Local SF Bay Area ANCA Chairman and KZV Armenian School student present proposal at annual shareholder meeting
SAN MATEO, Calif.—Shareholders at Franklin Resources, parent company of Franklin Templeton mutual funds, voted for the first time on a genocide-free investing proposal on March 13 coordinated by Investors Against Genocide and presented by the Armenian National Committee of America San Francisco Bay Area Chapter. The proposal is the first shareholder proposal to appear on the company’s annual proxy ballot in nineteen years and possibly the first ever. It requests “that the Board institute transparent procedures to avoid holding or recommending investments in companies that, in management’s judgment, substantially contribute to genocide or crimes against humanity, the most egregious violations of human rights.” Votes in favor of the proposal represented 8.7 percent of the votes cast, with 7.4 percent of shareholders abstaining and 83.9% voting against the proposal.
Franklin Resources recommended that shareholders vote against the proposal, strongly tilting the bias of the votes. The company is predominately owned by institutional shareholders that almost always vote according to management’s recommendations. Additionally, senior executives of the company, Charles Johnson, Rupert Johnson and Gregory Johnson, collectively own 32 percent of the outstanding shares, representing nearly half of the votes against the proposal.
“Americans, once they become aware of this problem, do not want their pensions and family savings connected to genocide,” states Eric Cohen, chairperson of Investors Against Genocide. “While financial institutions may oppose it, ordinary investors who see the proposal will vote their values and support genocide-free investing. We look forward to future votes at Franklin Resources.” According to a market research study conducted by KRC Research in 2010, 88 percent of Americans would like their mutual funds to be genocide-free.
In presenting the proposal at the shareholders meeting, ANCA-SF Chair Armen Carapetian stated, “Franklin Templeton’s recommendation against the proposal states that ‘fostering economic and business development through investment can often help in achieving reforms.’ In some cases, that statement would be correct. However, it is inappropriate and certainly does not apply to the genocidal regime in Sudan that has resisted international condemnation for ten years and continues its genocide and crimes against humanity against its own people in Darfur and recently in the Nuba Mountains and Blue Nile states.”
Carapetian was accompanied by Rubina Karapetyan, a straight-A eighth grade student from KZV Armenian School in San Francisco. Rubina’s grandfather escaped the genocide waged by Ottoman Turkey in 1915, where 1.5 million Armeninan men, women, and children, including Rubina’s great-grandfather, were killed.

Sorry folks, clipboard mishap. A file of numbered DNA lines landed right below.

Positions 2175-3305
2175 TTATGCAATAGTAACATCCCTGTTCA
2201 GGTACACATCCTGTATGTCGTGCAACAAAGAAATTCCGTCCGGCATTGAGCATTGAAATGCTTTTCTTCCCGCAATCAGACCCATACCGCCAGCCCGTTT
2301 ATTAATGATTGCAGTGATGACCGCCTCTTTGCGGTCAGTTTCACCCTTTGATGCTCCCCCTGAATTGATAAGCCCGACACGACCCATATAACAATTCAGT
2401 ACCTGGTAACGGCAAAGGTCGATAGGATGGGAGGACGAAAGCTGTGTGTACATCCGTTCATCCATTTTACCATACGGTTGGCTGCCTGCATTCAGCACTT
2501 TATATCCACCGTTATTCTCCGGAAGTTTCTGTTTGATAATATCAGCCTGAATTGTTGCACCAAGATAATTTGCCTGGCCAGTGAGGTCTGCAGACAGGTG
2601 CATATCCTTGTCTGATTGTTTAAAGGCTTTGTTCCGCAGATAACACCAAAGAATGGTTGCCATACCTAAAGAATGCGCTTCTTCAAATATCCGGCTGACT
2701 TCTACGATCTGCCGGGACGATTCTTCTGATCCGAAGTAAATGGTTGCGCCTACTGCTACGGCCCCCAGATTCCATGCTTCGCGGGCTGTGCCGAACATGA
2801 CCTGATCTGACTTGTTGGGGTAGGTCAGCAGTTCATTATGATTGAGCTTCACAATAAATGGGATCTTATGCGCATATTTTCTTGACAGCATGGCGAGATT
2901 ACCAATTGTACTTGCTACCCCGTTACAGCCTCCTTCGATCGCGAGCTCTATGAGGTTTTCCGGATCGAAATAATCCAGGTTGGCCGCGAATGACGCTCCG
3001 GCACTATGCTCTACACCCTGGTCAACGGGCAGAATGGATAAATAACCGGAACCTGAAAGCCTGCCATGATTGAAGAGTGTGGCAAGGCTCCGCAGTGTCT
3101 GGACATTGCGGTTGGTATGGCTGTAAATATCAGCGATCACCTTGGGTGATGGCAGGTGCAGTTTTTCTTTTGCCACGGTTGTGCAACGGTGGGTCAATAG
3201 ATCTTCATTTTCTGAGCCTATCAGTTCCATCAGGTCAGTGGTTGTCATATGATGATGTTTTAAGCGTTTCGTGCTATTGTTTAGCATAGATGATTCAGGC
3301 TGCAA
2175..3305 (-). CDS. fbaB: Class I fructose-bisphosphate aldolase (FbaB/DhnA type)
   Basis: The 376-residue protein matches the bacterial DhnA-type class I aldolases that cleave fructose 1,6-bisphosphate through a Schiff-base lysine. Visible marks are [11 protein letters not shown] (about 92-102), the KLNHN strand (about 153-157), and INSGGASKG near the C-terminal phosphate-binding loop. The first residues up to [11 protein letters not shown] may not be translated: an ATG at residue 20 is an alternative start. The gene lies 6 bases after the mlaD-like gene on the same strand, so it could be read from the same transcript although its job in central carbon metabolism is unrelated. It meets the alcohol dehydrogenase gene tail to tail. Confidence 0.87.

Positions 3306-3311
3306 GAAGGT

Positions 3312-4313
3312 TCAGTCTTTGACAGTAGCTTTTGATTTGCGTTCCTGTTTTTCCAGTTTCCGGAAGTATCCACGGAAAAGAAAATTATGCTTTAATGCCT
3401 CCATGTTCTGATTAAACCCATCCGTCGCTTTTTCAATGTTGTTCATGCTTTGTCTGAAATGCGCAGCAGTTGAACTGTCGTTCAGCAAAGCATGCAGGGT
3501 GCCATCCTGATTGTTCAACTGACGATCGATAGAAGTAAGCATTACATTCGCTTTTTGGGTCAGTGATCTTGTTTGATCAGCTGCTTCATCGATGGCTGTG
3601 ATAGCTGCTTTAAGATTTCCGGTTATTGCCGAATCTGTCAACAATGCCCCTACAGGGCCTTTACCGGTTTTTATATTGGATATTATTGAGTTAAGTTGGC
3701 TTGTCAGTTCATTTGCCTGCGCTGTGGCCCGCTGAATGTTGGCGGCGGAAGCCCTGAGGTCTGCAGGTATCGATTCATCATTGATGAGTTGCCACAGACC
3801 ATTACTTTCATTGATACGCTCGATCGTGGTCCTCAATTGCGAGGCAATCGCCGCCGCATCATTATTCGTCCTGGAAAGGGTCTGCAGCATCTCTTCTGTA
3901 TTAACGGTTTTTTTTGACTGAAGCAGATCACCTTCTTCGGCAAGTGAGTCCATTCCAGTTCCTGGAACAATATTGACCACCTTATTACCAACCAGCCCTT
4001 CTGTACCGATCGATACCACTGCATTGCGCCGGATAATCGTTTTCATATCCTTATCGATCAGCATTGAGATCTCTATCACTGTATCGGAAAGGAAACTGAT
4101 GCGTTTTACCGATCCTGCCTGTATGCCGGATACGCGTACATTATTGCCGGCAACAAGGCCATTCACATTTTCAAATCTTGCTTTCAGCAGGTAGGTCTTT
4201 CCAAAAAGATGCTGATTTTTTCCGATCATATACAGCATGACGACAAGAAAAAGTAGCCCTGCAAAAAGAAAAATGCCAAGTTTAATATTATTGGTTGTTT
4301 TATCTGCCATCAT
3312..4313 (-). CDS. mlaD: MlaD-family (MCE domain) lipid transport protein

An increasing number of institutions have made the decision to vote in support of genocide-free investing. For example, last year’s vote on genocide-free investing at JPMorgan Chase, drew support from T. Rowe Price, CalPERS, CalSTRS, Connecticut State Pension, Florida State Board of Administration, New York State Pension, NYCERS, Ohio State Teachers Retirement System, AFSCME, and Christian Brothers Investment Services, among many others.
A new US SIF report, “2012 Report on Sustainable and Responsible Investing Trends in the United States,” supports the importance of Sudan-related investment policies as a key shareholder concern. Most strikingly, the report found that Sudan is the top socially responsible consideration for institutional investors.
Franklin Resources (NYSE:BEN) owned 1,479,642,253 shares of PetroChina, as of December 2011. That holding amounted to 7% of the shares outstanding of PetroChina, a company widely recognized as contributing to the genocide in Sudan. Currently, half a million people in the South Kordofan and Blue Nile regions of Sudan are facing relentless aerial attacks, violent displacement, and starvation due to the Sudanese government’s ongoing military assaults. Ongoing government-sponsored genocide in Sudan has spanned more than two decades and resulted in the death of over 2.5 million innocent civilians.
On January 24, 37 local and national human rights and religious groups sent an open letter to Charles Johnson, Rupert Johnson and Gregory Johnson. The letter was signed by local groups such as the Archdiocese of San Francisco and the San Francisco Bay Area Darfur Coalition, as well as national groups such as American Jewish World Service, the Enough Project, the Armenian National Committee of America, the Unitarian Universalist Association and the Jewish Council for Public Affairs. It was also signed by notable genocide and corporate governance scholars.
Shareholders approved a similar genocide-free investing proposal at the ING Emerging Countries Fund in June 2012 by a wide margin with 59.2% of votes in favor of the proposal and only 10.8% opposed. Unlike Franklin Resources, ING took a neutral position on the proposal allowing the views of individual shareholders to be represented without the disadvantage of institutional bias.
Investors Against Genocide withdrew its shareholder proposal at TIAA-CREF when it adopted a public policy against investments tied to genocide. TIAA-CREF subsequently divested holdings in oil companies helping to support the genocide in Darfur, Sudan. American Funds divested its holdings in PetroChina following a well-publicized shareholder vote on genocide-free investing.